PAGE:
New Executive Director at Access to Independence Leading the Charge

Alex Mikowski (Photo Source: Kevin L. Smith/Cortland Voice).


The newest executive director at Access to Independence, which is an independent living center in the city of Cortland, is leading the charge on aiding and supporting people with disabilities throughout Cortland County.

Alexandra Mikowski, the organization’s executive director since mid-October of this year, was diagnosed as a kid with a disability in written expression and a speech impediment.

“I can technically write, but I have a hard time with things like spelling and grammar. I can spell much better when I’m typing than handwriting,” she said. “For speech, I want to speak, but nothing comes out. It’s terrifying when you’re doing public speaking.”

Mikowski combated her disabilities by using Google to help her spell certain words and learning to accept help when it’s needed.

“People are just trying to help. When you accept it, it’s easier to have a more relaxed attitude when you do,” she said.

Mikowski knew she wanted to help others with disabilities in some way. That came to a realization at a young age for Mikowski, when Terry Ofner (her mother) was the executive director at the Finger Lakes Independence Center (a similar organization to Access to Independence).

“I was constantly around other people with disabilities who were able to do things that I thought were extraordinary,” Mikowski said. “The disability doesn’t limit you; it’s part of you. You figure out how to work around it or use it to your advantage.”

Mikowski also realized (while working with individuals) that there are “a lot of barriers that everyone is facing.” She is now looking to make changes as the new head person for Access to Independence.

“What if there’s a way we can eliminate the barrier or get over the hurdle somehow? Or at least know that the system makes it hard on purpose,” she said. “I wanted to be part of that system to remove those barriers.”

Mikowski’s early life, school and career journey

Mikowski was born on a military base in Guam. When she was 7 years old, Mikowski moved to Groton. She graduated from Groton High School in 2001 and then earned her associate’s degree in social sciences at Tompkins County Community College in 2003. From there, she graduated with a bachelor’s degree in sociology and youth administration from Houghton College in 2005.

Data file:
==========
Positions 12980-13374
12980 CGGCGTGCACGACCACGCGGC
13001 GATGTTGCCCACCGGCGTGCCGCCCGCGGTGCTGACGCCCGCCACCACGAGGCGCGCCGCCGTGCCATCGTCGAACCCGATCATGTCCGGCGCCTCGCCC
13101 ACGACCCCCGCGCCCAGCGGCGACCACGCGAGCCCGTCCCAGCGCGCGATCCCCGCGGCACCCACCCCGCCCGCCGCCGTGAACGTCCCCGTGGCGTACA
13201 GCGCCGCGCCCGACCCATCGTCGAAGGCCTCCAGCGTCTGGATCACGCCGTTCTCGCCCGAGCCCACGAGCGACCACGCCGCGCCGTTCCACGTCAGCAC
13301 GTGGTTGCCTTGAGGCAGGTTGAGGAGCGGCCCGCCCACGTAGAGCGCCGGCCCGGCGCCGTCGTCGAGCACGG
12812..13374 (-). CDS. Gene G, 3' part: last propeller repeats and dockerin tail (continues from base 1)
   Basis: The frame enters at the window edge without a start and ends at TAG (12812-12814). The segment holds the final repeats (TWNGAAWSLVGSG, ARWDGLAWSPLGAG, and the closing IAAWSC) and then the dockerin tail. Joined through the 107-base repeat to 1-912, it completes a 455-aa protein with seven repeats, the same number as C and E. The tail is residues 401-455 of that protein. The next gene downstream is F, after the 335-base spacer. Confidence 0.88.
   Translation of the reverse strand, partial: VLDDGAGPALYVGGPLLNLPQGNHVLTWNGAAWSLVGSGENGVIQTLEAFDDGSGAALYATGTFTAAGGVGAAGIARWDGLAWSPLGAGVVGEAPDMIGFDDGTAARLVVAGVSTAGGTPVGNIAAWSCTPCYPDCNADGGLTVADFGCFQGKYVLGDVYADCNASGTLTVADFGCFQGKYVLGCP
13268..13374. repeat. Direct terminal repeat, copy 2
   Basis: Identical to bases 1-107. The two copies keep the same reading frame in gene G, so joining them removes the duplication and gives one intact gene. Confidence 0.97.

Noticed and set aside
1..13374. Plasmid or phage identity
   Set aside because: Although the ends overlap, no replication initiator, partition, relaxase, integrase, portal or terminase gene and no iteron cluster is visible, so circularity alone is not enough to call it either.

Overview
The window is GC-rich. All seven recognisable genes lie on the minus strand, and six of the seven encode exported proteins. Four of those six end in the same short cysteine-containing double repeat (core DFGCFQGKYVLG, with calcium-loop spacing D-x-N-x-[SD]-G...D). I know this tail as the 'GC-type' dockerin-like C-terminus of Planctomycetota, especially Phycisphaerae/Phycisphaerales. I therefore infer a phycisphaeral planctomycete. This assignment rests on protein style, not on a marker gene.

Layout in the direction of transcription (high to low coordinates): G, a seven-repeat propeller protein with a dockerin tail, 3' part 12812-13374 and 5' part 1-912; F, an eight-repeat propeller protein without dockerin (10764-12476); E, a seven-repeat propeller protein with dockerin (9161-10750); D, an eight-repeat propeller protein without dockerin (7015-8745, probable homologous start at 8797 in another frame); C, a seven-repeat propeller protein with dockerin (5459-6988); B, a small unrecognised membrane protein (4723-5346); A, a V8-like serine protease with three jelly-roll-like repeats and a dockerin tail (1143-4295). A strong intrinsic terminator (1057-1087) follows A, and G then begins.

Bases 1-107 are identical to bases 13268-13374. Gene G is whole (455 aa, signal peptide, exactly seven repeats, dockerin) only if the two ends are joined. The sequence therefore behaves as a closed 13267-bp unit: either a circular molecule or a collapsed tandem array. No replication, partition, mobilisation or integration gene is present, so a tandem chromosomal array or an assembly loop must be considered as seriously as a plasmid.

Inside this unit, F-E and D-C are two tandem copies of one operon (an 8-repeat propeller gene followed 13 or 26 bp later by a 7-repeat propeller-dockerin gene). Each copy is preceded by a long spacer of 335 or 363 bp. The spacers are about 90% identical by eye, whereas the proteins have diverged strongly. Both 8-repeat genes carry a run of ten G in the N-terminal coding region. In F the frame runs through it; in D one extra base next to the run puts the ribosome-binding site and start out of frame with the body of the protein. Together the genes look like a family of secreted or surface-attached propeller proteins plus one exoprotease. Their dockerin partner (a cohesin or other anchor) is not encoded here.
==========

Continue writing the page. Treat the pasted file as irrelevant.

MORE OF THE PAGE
Since entering the work field in 2006, Mikowski has held a variety of positions. From 2006-10, she worked for the New York State Department of Social Services (DSS) in Madison County, followed by six months with the Cortland County DSS.

From 2011 to 2015, Mikowski was the intensive case manager at the Catholic Charities of Cortland County. She worked with children who had “severe emotional disturbance,” she added.

“It’s kids trying to figure out how to live life with anxiety and depression,” Mikowski noted.

In 2015, Mikowski graduated from Syracuse University with a master’s degree in social work. She also received a certificate in conflict resolution from the university. Between 2015 and 2018, Mikowski moved on to be the single point of access coordinator at Cortland County Mental Health. 

Mikowski spent a year at Liberty Resources as the mobile crisis director, and a year-and-a-half as the Center For Treatment Innovation Director at Family Counseling Services before taking on her new position at Access.

Making a Difference Through Access To Independence

Now working hands-on with people and their disabilities, Mikowski wants to say that “you can work through your challenges.”

“Sometimes it takes a little more work and a little more perseverance, but in turn it helps you once you strive for your goals,” she said. “The last time I was tested, I write at a third-grade level; but I also graduated with my master’s.”

Mikowski is striving to put Access to Independence on the map, adding that “there’s a lot of things Access (to Independence) does that people don’t know about.”

“My task is to support the staff I have, but also let people know we’re available,” she said.

Mikowski said the aid and support from Access to Independence includes providing a piece of equipment, assisting a loved one at a nursing home, getting ramps in certain places for people in wheelchairs, pushing forward educational support around housing and more.

“I want to be able to move the momentum forward (in the area), but also be part of the regional and national platform to make life better for all people with disabilities. We want people to succeed.”